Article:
Intended for healthcare professionals


Remdesivir in covid-19

BMJ 2020; 369 doi: (Published 22 April 2020) Cite this as: BMJ 2020;369:m1610

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  1. Robin E Ferner, honorary professor of clinical pharmacology1,
  2. Jeffrey K Aronson, clinical pharmacologist2
  1. 1Institute of Clinical Sciences, University of Birmingham, Birmingham, UK
  2. 2Centre for Evidence-Based Medicine, Nuffield Department of Primary Care Health Sciences, University of Oxford, Oxford, UK
  1. Correspondence to: R E Ferner r.e.ferner{at}

A drug with potential—don’t waste time on uncontrolled observations

The recent publication of an industry sponsored, open, non-randomised study of remdesivir in a heterogeneous patient population has added to the confusion surrounding the drug treatment of covid-19.1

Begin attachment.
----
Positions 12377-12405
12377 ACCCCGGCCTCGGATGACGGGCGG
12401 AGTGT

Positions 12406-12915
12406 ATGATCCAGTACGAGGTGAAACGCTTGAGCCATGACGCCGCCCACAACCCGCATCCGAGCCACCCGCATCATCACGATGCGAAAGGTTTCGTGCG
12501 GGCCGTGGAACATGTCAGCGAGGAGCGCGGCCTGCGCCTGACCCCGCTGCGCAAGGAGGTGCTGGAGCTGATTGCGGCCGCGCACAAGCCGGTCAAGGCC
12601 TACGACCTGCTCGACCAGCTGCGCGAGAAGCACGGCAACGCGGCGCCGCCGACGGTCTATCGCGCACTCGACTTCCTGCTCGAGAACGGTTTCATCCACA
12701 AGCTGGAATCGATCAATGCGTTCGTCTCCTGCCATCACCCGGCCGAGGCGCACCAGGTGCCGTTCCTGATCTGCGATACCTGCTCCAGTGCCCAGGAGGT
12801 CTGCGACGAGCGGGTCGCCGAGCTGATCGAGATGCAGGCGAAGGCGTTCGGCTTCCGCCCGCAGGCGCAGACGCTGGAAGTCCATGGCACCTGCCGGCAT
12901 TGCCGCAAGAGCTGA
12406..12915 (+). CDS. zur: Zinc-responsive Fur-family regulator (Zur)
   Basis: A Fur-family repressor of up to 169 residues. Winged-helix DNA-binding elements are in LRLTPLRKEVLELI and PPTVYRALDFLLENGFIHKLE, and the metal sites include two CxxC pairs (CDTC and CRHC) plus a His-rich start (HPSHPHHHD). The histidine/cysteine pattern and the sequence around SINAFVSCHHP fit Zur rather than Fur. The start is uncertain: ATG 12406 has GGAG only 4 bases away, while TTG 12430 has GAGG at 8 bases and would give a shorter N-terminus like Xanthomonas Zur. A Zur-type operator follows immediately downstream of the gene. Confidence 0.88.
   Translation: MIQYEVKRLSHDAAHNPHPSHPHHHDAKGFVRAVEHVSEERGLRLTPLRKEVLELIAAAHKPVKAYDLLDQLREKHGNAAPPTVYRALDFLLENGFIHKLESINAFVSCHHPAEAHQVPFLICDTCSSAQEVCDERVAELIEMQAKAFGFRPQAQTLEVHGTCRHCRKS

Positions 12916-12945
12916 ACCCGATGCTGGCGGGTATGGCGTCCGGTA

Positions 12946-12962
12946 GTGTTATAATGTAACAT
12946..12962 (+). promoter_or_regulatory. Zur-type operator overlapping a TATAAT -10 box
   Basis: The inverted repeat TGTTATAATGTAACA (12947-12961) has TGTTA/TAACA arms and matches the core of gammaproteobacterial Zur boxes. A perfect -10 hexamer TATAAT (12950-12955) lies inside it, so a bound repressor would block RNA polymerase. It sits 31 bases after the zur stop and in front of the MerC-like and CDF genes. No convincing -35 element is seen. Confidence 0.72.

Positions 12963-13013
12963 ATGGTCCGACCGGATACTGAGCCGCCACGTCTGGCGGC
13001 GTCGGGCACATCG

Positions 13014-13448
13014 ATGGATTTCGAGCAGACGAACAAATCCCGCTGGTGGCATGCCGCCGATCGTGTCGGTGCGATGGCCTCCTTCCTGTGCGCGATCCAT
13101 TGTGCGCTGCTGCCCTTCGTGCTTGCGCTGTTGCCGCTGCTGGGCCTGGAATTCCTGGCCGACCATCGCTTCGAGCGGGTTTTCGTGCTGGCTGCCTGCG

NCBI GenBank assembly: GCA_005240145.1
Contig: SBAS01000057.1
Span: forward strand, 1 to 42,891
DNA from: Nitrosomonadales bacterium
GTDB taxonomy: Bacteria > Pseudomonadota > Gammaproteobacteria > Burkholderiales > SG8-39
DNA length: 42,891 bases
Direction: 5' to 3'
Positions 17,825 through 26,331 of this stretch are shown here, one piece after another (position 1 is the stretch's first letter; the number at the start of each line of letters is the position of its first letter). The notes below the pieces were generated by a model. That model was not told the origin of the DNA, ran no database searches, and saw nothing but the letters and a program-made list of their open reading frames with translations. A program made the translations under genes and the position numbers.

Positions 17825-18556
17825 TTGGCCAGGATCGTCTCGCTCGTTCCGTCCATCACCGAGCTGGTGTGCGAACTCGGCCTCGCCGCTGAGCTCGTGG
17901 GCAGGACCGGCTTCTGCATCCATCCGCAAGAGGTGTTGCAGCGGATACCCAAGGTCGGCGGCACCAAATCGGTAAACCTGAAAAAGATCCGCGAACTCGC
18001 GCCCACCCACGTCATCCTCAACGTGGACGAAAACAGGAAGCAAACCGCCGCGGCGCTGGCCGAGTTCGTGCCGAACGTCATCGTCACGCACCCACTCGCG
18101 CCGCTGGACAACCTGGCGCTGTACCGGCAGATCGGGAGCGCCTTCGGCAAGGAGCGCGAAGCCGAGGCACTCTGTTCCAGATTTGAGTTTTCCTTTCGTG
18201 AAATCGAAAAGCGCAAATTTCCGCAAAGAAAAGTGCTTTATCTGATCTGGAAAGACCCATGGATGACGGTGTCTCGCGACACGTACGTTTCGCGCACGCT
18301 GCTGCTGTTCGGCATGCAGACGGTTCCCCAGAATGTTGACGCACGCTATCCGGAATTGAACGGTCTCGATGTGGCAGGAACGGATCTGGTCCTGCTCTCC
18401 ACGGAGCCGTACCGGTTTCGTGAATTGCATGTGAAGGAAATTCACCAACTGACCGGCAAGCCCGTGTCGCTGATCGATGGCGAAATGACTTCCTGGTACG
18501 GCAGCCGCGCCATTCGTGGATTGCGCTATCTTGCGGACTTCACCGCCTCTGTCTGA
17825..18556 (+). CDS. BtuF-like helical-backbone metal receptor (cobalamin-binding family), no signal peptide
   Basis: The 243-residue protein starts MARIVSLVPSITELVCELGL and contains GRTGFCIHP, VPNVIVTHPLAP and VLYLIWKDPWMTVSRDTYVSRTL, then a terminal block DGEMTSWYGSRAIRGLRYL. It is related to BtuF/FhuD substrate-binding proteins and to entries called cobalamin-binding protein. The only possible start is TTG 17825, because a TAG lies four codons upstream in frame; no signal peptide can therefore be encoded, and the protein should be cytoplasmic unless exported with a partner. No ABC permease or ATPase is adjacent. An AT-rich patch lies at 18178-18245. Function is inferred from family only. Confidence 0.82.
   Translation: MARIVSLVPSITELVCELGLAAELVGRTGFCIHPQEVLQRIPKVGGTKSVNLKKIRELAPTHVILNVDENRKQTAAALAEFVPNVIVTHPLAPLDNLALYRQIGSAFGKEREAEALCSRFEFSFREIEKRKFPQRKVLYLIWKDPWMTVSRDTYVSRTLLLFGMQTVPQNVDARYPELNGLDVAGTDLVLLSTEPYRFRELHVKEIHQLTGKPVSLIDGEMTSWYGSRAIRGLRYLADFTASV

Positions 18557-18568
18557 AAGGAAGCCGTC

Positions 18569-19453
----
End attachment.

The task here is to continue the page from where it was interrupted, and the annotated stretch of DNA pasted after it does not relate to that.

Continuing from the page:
The SARS-CoV-2 virus that causes covid-19 has potential therapeutic targets similar to those of other RNA coronaviruses such as SARS-CoV-1, which causes severe acute respiratory syndrome (SARS), and MERS-CoV, the cause of Middle East respiratory syndrome.

Coronaviruses enter host cells by binding to and fusing with cell membranes. Once inside, they subvert the host cell’s machinery to replicate, using the virus’s RNA dependent RNA polymerase (RdRp).2 This non-structural protein is highly conserved among different strains, making it a potentially attractive drug target. The principle of using synthetic analogues of nucleosides and nucleotides to inhibit RdRp has led, for example, to sofosbuvir, a successful treatment for hepatitis C infection.3

Remdesivir is a pro drug. Its active analogue enters and accumulates in cells, inhibiting viral RdRp4 and stopping viral replication. Coronaviruses have a “proofreading” enzyme (exoribonuclease) that corrects errors in the RNA sequence, potentially limiting the effects of analogues,56 but …

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